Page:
Let us implement the innovation of the Netziv on our factchecking of Jacob. Jacob had spent twenty years with his father-in-law, Laban. Laban was a trickster with a murderous streak. Time and time again he swindled Jacob – out of his wife, out of his earnings, and nearly out of his life. And yet, here Jacob stood ready to meet his brother Esau, free from Laban, accompanied by four wives, twelve sons and a daughter and, oh by the way, he had acquired nearly all of Laban’s extensive flocks, making him fabulously wealthy. How did this happen? Because he was a good businessman? Because women found him attractive and charming? Jacob understood that this was G-d telling him that He had been blessing him. How could Jacob be so certain it was G-d talking? The accumulation of wealth alone is not an indicator. What enabled Jacob to become so wealthy could have easily been explained by a combination of business acumen and a rudimentary knowledge of population genetics. The Netziv asserts that what enabled Jacob to hear G-d’s Voice was his family. Immediately after Jacob mentions G-d’s so-called “promise” to deal doubly bountifully with him, he segues to G-d’s promise to “make your offspring as the sands of the sea, which are too numerous to count”. G-d did indeed make this promise to Jacob [Bereishit 28:14]. Moreover, he made the very same promise to Isaac [Bereishit 26:4]: “I will multiply your seed like the stars of the heavens”. And He made the very same promise to Abraham [Bereishit 22:17]: “I will greatly multiply your seed as the stars of the heavens and as the sand that is on the seashore”. But while Abraham and Isaac had only two sons, Jacob was the first forefather with a large family. As per Rashi’s explanation, Jacob had merited from promises G-d had made to him and he had merited from promises that G-d had made to the forefathers.
How do we know when G-d is talking to us? According to the Netziv, righteousness is not a requirement – even the evil Laban could hear G-d talking. I suggest that we can hear G-d by using a two-pronged strategy of keeping our ears to the ground and knowing what to listen for. For years, we have heard drones flying over our home. They fly at about 15,000 feet on their way to places like Lebanon and Syria. Their Rotax motors make a dull growl. Since the war began in October, another drone has begun flying over our home. It is a reconnaissance drone patrolling the surrounding neighbourhoods. It flies much lower than 15,000 feet and it makes a whole lot more noise. Recently, I saw a clip taken in Eilat of a Samad drone carrying an 18 kg warhead. The drone hit a school but miraculously no-one was hurt. The Samad made the exact same sound as the new drone over my home. When I hear a drone overhead, how do I know that it is an Israeli drone protecting us not a Samad sent to kill us? I know this because I know that G-d promised our forefathers that He would make them as great as the stars in the sky and the sand on the beach. He promised that He would surely deal bountifully with Jacob. And I know that the Watchman of Israel neither sleeps nor slumbers. I can hear Him calling. He’s telling us [Jeremiah 30:10] “Fear not, my servant Jacob…”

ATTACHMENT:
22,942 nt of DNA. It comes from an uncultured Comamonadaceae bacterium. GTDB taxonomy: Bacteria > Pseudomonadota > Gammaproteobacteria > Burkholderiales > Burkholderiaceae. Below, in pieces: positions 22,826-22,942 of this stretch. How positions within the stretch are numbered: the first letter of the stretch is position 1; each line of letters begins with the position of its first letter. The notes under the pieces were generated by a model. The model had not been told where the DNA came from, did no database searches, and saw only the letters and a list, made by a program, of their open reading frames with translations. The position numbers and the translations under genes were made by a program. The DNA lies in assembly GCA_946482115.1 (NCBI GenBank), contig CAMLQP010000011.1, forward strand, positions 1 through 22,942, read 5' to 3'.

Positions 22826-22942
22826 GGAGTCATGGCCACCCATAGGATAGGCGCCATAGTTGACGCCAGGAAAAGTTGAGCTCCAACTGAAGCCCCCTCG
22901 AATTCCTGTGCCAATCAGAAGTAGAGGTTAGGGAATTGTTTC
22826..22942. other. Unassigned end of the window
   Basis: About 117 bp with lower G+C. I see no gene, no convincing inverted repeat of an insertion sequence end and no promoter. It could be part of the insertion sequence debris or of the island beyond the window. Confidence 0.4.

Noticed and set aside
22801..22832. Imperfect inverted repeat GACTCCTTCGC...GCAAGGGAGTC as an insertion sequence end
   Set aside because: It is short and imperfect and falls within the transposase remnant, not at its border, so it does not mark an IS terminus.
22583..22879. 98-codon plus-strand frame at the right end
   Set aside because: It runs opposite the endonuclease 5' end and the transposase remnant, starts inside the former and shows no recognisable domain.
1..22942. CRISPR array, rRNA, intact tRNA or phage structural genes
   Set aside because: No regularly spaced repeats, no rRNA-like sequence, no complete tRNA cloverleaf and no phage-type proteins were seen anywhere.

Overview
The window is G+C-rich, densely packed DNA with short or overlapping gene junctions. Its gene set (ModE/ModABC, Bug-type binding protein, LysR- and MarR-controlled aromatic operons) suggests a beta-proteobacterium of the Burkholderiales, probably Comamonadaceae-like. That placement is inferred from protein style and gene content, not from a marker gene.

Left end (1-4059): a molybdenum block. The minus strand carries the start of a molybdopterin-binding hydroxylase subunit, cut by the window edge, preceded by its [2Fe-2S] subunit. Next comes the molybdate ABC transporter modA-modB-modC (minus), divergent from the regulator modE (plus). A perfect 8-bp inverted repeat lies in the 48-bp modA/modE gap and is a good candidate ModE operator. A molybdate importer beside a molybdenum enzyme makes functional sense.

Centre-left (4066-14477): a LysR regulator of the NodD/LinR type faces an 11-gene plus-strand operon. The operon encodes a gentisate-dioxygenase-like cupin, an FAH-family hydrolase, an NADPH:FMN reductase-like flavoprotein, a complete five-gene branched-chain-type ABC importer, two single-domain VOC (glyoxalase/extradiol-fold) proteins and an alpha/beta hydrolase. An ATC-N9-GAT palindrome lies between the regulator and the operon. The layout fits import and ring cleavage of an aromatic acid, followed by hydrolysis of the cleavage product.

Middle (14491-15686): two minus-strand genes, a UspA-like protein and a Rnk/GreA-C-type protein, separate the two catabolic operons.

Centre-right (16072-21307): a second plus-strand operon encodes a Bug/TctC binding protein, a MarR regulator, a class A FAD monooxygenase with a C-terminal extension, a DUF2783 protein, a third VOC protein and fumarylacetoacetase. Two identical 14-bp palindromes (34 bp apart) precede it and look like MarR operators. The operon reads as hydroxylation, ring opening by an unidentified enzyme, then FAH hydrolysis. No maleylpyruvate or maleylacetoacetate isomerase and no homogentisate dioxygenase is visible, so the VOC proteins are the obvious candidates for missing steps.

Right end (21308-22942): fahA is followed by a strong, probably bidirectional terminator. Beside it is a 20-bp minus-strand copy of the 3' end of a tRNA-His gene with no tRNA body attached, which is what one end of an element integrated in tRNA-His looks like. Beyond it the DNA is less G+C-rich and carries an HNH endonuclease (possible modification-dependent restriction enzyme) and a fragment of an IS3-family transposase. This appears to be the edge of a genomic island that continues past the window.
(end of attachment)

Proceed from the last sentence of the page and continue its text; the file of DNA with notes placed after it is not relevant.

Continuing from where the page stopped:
Ari Sacher, Moreshet, 5784
Please daven for a Refu’a Shelema for Sheindel Devorah bat Rina, Hila bat Miriam, Rina bat Hassida, Pinchas David ben Gittel and Esther Sharon bat Chana Raizel.
 Rabbi Shlomo Yitzchaki, known by his acronym “Rashi”, was the most eminent of the medieval commentators. He lived in northern France in the eleventh century.
 Rabbi Naftali Tzvi Berlin, known as the Netziv, who was the Dean of the prestigious Volozhn Yeshiva in Lithuania in the nineteenth century.
 See also Shemot [16:23] and Vayikra [10:3].
 Jacob acquired Laban’s flock by using genetical principles to exponentially increase the number of spotted sheep in the flock.
 While Abraham fathered a number of children with Keturah, he sent them away before he died.